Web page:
The Kurdistan Workers Party (PKK), the resurgent Kurdish guerilla movement in eastern Turkey and long-standing offical State Department-designated “foreign terrorist organization,” is apparently building a visible presence in northern Iraq, and is even said to be establishing a foothold in Iran.
Turkish nationalist politicans have reacted angrily to the opening of a PKK office in Kirkuk, which is said to be flying the flag of the guerilla organization. Mehmet Agar of the True Path Party (DYP) called nearly explicitly for unilateral Turkish military intervention in Iraq: “In a globalized world, with an expression inspired by the great Ataturk, the field of defense has now become the entire region. No sensible person can abandon the security of the country to the fine-tuning policies of his friends.” (Turkish Weekly, Aug. 6) Kirkuk lies outside the Kurdish autonomous zone in northern Iraq, but the city’s Arab and Turkmen residents fear the Kurdish parties seek to annex it and establish it as their regional capital. (See WW4 Report #96)
In a statement last month, the PKK threatened to turn northern Iraq into a “quagmire” for the Turkish army if it launches cross-border operations to rout guerrilla camps there. The statement followed warnings by Ankara that it would consider military incursions to hunt down the PKK in northern Iraq. “We are prepared for a possible attack… We will make it fail and turn [northern Iraq] into a quagmire for the forces that will carry it out,” said the statement, published on the Internet site of the Germany-based MHA news agency, which is said to be close to the guerilla movement. (AFP, July 20, via KurdishMedia)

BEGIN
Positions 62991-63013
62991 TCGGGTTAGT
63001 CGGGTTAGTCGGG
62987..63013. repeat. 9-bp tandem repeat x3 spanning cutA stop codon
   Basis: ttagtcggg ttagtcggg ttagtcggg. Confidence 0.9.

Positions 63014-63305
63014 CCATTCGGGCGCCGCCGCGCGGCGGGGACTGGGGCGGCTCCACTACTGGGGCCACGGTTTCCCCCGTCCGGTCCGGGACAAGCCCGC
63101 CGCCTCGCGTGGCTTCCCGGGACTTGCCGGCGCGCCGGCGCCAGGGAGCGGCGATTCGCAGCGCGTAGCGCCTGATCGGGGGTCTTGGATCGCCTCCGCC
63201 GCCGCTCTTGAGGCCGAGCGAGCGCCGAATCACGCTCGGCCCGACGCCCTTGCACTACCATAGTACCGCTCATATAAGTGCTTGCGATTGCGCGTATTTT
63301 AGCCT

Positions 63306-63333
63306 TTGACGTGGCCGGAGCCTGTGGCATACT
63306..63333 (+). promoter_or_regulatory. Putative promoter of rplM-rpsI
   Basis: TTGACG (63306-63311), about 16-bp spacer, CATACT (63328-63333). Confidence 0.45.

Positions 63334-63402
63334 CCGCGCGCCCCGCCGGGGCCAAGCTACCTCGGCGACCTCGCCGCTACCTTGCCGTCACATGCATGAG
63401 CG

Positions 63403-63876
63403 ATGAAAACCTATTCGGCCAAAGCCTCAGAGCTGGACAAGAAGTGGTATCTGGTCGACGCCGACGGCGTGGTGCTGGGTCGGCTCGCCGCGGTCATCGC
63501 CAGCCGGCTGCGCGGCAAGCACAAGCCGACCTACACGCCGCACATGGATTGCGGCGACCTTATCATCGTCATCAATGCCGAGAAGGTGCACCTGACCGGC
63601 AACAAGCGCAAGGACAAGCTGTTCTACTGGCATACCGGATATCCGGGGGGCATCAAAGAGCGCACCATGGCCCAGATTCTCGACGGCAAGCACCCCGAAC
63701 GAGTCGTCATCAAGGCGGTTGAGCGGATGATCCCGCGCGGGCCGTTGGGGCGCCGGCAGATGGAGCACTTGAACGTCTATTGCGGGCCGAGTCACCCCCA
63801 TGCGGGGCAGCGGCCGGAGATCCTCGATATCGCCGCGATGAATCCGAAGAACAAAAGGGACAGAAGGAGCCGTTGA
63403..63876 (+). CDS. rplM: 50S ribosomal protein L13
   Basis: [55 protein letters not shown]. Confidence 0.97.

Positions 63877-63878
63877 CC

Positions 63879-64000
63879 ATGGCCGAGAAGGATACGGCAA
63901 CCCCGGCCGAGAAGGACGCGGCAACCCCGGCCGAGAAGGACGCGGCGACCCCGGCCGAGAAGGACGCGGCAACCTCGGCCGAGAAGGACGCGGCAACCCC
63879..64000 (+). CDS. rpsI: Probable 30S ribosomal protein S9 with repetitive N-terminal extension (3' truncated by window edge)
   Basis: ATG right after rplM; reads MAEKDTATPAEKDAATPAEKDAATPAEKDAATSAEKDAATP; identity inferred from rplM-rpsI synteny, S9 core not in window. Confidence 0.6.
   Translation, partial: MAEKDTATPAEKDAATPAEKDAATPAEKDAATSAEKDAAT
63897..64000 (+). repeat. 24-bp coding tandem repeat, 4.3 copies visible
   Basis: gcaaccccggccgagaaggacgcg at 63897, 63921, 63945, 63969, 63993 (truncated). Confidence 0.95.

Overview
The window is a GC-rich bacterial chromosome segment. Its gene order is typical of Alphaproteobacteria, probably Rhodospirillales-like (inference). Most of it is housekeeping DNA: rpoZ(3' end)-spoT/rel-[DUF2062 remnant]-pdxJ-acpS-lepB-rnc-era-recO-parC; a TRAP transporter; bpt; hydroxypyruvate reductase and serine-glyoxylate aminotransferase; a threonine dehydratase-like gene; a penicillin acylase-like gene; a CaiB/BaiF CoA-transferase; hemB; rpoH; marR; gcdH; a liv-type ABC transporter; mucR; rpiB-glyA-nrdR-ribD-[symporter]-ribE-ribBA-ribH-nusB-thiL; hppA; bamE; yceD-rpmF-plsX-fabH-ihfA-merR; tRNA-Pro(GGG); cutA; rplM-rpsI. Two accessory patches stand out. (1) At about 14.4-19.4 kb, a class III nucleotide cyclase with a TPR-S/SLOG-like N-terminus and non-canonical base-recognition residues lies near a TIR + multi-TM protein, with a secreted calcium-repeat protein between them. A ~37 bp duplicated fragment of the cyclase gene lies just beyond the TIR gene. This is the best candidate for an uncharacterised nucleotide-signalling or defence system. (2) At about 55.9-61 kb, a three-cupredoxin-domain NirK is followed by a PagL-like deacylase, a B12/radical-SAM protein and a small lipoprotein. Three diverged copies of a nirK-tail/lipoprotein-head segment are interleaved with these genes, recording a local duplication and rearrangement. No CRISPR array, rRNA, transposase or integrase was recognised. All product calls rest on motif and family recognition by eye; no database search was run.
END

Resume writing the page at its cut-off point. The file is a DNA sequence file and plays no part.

Iraqi Internal Minister Bayan Jabr, on a visit to Istanbul in July, insisted that any Turkish cross-border operations would have to receive prior approval of the Iraqi Parliament. Jabr told Turkey’s NTV: “We are ready for cooperation against the Kurdish Workers’ Party or any other terrorist organization. We need to help each other on the issue. However, there is a government and parliament elected in Iraq. [Turkey] is bound to the parliament’s decision.” Jabr also noted that Kurdish peshmerga (militia) have control over the Turkish border. (Zaman Online, July 19)
Meanwhile, Iran’s Interior Ministry has blamed the PKK for a July 26 ambush on an army patrol near the northwestern town of Oshnoviyeh, which left four soldiers dead. A civilian woman caught in the crossfire and one of the assailants were also killed, authorities said. “It was terrorists from the PKK who carried out the ambush,” ministry spokesman Jahanbakhsh Khanjani said, adding that the Iranian soldiers who died were “martyred.” The spokesman gave no further details, and did not elaborate on why the PKK was held responsible rather than Iran-based Kurdish rebel groups such as the Kurdistan Democratic Party of Iran and Komaleh.
Local officials told the press a slightly different story. “The attack was probably carried out by the Pejak, Party for a Free Life in Iranian Kurdistan,” said provincial deputy governot Abbas Khorshidi. “The Pejak has appeared over the last year or two in northern Iranian areas with a strong Kurdish community.” Local reports have also linked the relatively unknown Pejak group to the PKK.
Tehran and Ankara are linked by an accord calling for cooperation to combat the PKK and the People’s Mujahedeen, an armed Iranian opposition group based in Iraq. But Turkey has accused Iran recently of not doing enough to secure the border.
Khorshidi said the tensions could be linked to recent events in the nearby Kurdish city of Mahabad where a young Kurdish man was shot and killed by police in July. Subsequent clashes between residents and police left one police officer dead and resulted in dozens of arrests.
“If regional security is upset and there is disorder, we will act very strongly against troublemakers,” Khorshidi warned.
Mahabad is located in West Azerbaijan province, and was established in 1946 as the capital of the first and only Kurdish state in history. However, the Kurdish Republic of Mahabad was put down later the same year. (IranMania, July 28)
See our last posts on Kurdish unrest in Turkey, Iran and Syria.
See also our last post on Iraq.